Reverend Edward E. Hailwood, rector of St. Mark Episcopal Church

Fair Housing: A Church Against Itself?

A ballot measure aimed at overturning California’s 1963 Fair Housing Act revealed some serious divisions within the Episcopal Church.
Welder-trainee Josie Lucille Owens plies her trade on the SS George Washington Carver at the Kaiser Shipyards in Richmond, CA, 1943

Toxic Legacies of WWII: Pollution and Segregation

Wartime production led directly to environmental and social injustices, polluting land and bodies in ways that continue to shape public policy and race relations.
Two boys share candy on a New York street, circa 1925

How Residential Segregation Looked in the South

A longstanding idea about southern segregation is that it was more "intimate" than its northern counterpart. What's the truth?
Lillian Smith, noted author and lecturer, congratulating Mrs. Mabel Keaton Staupers, winner of the 36th Springarn medal, for outstanding work in the integration of African American nurses into the American nursing profession

The Black Nurse Who Drove Integration of the U.S. Nurse Corps

In World War II, Mabel Keaton Staupers tirelessly fought for the integration of the Army and Navy Nurse Corps—and eventually won.
Busing in Charlotte, NC

Does Busing Work to Integrate Schools?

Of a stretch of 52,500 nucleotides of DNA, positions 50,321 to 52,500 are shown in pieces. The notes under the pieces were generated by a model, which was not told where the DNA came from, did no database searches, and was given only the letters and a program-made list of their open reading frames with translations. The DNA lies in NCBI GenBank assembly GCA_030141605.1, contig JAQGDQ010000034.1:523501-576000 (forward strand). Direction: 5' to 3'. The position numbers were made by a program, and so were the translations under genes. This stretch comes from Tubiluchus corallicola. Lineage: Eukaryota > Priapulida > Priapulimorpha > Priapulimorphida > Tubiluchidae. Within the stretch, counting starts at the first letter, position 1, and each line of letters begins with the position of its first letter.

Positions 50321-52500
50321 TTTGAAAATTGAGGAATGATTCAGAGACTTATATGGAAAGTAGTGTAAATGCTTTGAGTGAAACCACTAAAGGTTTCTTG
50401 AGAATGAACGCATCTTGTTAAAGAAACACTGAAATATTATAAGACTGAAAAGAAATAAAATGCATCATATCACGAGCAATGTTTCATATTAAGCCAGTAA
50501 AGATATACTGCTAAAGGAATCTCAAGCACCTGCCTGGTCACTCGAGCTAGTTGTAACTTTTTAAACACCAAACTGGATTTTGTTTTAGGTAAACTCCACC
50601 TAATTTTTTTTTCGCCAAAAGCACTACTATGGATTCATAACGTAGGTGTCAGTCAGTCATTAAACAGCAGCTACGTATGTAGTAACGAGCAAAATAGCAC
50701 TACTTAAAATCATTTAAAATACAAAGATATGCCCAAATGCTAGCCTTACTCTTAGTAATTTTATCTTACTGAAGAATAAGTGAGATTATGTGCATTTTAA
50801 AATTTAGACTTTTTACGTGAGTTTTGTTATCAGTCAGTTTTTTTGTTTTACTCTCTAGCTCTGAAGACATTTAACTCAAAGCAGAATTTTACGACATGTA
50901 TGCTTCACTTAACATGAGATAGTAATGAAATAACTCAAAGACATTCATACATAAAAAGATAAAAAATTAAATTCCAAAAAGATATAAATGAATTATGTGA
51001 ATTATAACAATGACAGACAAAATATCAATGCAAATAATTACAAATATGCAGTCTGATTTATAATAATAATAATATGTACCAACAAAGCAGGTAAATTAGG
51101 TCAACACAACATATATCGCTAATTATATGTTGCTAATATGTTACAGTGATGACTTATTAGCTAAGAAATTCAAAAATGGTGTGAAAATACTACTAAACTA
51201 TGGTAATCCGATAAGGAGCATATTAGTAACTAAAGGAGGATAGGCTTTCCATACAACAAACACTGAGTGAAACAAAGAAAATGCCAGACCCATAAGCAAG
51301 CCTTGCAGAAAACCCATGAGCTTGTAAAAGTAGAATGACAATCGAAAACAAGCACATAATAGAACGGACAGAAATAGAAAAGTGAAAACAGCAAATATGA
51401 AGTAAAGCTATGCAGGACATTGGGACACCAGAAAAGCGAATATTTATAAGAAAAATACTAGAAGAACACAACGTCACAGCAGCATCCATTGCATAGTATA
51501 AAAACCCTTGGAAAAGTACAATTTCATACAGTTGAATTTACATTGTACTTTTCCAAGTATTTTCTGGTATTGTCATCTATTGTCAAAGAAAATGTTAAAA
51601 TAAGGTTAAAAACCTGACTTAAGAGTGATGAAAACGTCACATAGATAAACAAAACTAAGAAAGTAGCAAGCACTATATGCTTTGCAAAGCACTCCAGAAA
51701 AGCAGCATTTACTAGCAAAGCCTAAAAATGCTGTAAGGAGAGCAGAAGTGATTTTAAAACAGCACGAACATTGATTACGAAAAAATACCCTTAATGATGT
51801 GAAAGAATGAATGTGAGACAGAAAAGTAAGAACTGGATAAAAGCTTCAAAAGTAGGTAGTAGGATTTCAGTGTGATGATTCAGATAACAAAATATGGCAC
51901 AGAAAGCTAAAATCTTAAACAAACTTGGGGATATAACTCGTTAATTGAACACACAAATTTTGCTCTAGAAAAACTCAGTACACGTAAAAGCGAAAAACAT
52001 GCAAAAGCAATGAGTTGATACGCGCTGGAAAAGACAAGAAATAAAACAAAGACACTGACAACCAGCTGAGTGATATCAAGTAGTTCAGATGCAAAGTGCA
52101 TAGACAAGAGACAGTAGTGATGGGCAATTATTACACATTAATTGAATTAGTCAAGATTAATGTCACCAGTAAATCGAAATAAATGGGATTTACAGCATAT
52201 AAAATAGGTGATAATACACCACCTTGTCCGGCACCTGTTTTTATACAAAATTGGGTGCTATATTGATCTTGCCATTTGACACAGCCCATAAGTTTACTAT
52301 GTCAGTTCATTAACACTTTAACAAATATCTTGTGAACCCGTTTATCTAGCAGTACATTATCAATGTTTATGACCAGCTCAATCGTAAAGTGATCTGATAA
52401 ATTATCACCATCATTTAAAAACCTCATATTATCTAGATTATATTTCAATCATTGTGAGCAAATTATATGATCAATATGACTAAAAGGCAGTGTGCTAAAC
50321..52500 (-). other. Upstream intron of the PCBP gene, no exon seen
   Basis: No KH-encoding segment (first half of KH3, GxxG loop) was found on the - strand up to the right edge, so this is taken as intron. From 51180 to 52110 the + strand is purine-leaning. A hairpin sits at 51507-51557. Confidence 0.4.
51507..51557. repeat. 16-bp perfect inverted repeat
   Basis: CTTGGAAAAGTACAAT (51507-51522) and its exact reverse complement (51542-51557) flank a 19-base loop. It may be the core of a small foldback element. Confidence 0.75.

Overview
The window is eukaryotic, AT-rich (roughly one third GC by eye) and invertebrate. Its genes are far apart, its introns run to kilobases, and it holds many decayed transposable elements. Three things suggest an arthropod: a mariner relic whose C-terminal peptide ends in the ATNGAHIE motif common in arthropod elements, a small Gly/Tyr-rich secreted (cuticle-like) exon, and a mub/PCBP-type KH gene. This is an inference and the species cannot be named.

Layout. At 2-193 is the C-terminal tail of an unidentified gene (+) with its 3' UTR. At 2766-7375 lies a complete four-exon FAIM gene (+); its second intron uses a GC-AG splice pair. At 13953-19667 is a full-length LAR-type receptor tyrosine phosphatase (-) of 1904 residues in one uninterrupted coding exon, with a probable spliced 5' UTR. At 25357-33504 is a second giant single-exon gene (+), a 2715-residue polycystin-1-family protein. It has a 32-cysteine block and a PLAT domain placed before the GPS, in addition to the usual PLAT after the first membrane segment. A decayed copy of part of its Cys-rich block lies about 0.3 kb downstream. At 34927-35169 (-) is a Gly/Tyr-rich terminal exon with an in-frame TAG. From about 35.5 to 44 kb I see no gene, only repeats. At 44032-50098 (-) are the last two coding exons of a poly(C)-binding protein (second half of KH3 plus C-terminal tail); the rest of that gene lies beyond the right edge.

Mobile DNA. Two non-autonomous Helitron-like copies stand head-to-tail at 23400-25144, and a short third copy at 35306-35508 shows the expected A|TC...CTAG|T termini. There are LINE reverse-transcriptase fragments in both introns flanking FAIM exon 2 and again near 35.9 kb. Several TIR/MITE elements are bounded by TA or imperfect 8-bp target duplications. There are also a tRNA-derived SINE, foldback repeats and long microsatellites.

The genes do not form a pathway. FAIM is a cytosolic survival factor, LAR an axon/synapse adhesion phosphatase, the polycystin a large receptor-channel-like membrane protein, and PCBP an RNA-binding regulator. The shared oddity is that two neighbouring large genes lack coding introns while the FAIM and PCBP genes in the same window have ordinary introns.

Busing as a means used to end school segregation remains controversial. Does it work? The case of Norfolk, Virginia, is highly instructive.
Girls in a swimming class entertain an audience of neighborhood residents at Mullanphy Pool in St. Louis, MO

When Cities Closed Pools to Avoid Integration

Many Americans lack nearby municipal pools, the lasting result of extralegal Jim Crow-era efforts to keep races segregated at all costs.
Elizabeth Taylor Greenfield

Elizabeth Taylor Greenfield, “The Black Swan”

Born into slavery, Elizabeth Taylor Greenfield broke barriers with every note she sang.
Yorktown Victory Monument, Colonial National Historic Site, Yorktown, Virginia

Whitewashing American History

One of the National Park Service's first historic preservation projects, the Colonial National Monument, wrote people of color completely out of the story.
A classroom of white students in the 19th century

White Women’s Role in School Segregation

White American women have long played significant roles in maintaining racist practices. One sociologist calls the phenomenon "social mothering."
Freedmen's School

Bringing Universal Education to the South

2018 marks the 150th anniversary of a number of constitutional conventions in Southern states during Reconstruction. One lasting achievement was creating universal education systems.